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XDocument coordinates = XDocument.Load("http://feeds.feedburner.com/TechCrunch");
System.IO.StreamWriter StreamWriter1 = new System.IO.StreamWriter(DestFile);
XNamespace nsContent = "http://purl.org/rss/1.0/modules/content/";
foreach (var item in coordinates.Descendants("item"))
   string link = item.Element("guid").Value;
   string content = item.Element(nsContent + "encoded").Value; //It gets all links, images etc 


using this i can get guid element values as well as content:encoded values but the value of content:encoded element gets all the links, tags,

tags etc.

But i want the text only...Means i need the simple text data only and not need to get any img links, links etc.

How can i parse the <p>..</p> tag data in XML ? Please suggest Thanks

share|improve this question
up vote 2 down vote accepted

Well you have HTML embeded in that XML document. The safest thing to do would be to take that HTML and parse it using an HTML parser such as the HTML Agility Pack and go from there. It shouldn't be that much different. Do note that the HTML is still encoded a bit so you'll have to decode it first.

const string url = "http://feeds.feedburner.com/TechCrunch";
var doc = XDocument.Load(url);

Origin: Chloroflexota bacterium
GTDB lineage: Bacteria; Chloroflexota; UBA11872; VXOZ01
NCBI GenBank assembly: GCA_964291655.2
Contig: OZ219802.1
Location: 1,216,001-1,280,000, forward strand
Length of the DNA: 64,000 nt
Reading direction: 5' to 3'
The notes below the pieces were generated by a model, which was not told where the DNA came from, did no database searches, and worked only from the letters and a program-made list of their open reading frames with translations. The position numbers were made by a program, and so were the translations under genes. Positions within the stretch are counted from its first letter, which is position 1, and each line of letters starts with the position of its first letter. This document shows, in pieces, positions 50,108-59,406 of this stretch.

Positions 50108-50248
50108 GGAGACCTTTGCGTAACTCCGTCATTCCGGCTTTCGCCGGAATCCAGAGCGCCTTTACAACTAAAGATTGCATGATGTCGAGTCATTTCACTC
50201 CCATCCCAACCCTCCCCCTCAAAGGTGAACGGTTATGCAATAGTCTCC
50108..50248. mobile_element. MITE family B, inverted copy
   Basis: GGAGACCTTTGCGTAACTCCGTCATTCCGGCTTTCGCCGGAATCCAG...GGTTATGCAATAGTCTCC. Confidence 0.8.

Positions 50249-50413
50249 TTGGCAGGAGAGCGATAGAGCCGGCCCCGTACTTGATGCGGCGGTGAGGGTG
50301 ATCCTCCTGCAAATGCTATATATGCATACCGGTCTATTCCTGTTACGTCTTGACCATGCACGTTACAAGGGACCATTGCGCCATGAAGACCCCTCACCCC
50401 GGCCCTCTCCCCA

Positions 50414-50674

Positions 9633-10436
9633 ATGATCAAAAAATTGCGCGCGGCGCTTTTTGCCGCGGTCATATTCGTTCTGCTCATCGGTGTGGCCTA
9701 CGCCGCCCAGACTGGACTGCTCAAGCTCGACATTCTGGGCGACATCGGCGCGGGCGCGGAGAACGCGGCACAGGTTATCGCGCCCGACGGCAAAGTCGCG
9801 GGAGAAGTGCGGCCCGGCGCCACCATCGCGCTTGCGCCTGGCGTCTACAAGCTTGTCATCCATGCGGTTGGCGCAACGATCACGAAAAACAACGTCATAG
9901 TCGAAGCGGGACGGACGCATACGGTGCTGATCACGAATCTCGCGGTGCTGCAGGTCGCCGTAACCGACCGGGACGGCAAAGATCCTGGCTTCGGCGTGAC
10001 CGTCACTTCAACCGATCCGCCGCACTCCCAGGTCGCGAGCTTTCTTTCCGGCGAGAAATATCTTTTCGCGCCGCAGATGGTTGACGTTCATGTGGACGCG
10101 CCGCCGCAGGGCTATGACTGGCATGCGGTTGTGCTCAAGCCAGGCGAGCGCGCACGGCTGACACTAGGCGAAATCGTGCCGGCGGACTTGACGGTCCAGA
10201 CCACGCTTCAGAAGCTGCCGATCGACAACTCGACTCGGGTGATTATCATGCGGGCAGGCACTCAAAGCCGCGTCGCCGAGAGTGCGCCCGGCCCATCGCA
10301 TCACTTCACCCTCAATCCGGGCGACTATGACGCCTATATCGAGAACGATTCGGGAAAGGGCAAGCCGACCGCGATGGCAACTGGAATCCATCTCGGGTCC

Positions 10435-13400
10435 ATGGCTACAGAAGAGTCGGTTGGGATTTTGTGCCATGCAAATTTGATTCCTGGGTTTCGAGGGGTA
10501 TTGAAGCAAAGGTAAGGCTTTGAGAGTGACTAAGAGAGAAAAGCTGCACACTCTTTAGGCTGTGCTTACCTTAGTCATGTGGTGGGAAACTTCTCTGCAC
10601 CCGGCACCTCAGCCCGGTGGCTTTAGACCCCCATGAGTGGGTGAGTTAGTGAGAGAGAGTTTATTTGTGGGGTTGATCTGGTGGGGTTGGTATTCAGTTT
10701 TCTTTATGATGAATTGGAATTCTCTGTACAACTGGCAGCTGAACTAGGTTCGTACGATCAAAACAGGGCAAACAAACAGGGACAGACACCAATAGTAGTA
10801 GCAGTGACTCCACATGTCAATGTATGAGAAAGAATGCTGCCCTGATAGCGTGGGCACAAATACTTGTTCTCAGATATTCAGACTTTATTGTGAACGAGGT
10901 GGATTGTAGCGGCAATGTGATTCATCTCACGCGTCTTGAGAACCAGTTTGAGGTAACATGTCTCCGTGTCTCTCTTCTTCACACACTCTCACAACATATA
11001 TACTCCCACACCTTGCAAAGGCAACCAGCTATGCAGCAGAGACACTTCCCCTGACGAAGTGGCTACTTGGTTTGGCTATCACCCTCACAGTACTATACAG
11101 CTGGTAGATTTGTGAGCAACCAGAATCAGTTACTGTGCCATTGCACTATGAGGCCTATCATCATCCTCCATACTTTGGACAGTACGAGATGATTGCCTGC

var items = doc.Descendants("item");
XNamespace nsContent = "http://purl.org/rss/1.0/modules/content/";
foreach (var item in items)
    var encodedContent = (string)item.Element(nsContent + "encoded");
    var decodedContent = System.Net.WebUtility.HtmlDecode(encodedContent);
    var html = new HtmlDocument();
    var ps = html.DocumentNode.Descendants("p");
    foreach (var p in ps)
        var textContent = p.InnerText;
        // do something with textContent

Unfortunately the HTML doesn't seem to be very well-formed XML so you won't be able to use LINQ to XML with that part.

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Wow it worked fine for me...But what if i want to store all p values in one string varialble.. ?like should i use StringBuilder ? – CracLock Feb 4 '12 at 7:12
Thanks it working perfectly – CracLock Feb 4 '12 at 7:58

Use an xpath, something like:


That should do it for the xpath query. Here's a link for the library you're using.

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Once you identify the content string, you've got a few different options:

  1. Use regular expressions to isolate and remove anything within tags. This will remove all tags from the text and would (in theory) leave you with only the text if that's what you are interested in.
  2. Parse the text itself and construct a text output. I've done something similar in this powershell script (https://github.com/joelmartinez/PowerShell-Bits/blob/master/GetTextFromHtml.ps1). I load some HTML into a dom using the HtmlAgilityPack, and then walk the dom tree to pull out text nodes.
share|improve this answer
So why is it being pulled out as text? string content = item.Element(nsContent + "encoded").Value. Either way, doesn't matter, the answer stands as is. the HtmlAgilityPack works really well at handling HTML (which may be malformed if the source is sloppy) – Joel Martinez Feb 4 '12 at 3:33
Oops, my mistake, it is XML but there's some HTML embedded in there which I didn't initially see. – Jeff Mercado Feb 4 '12 at 3:34

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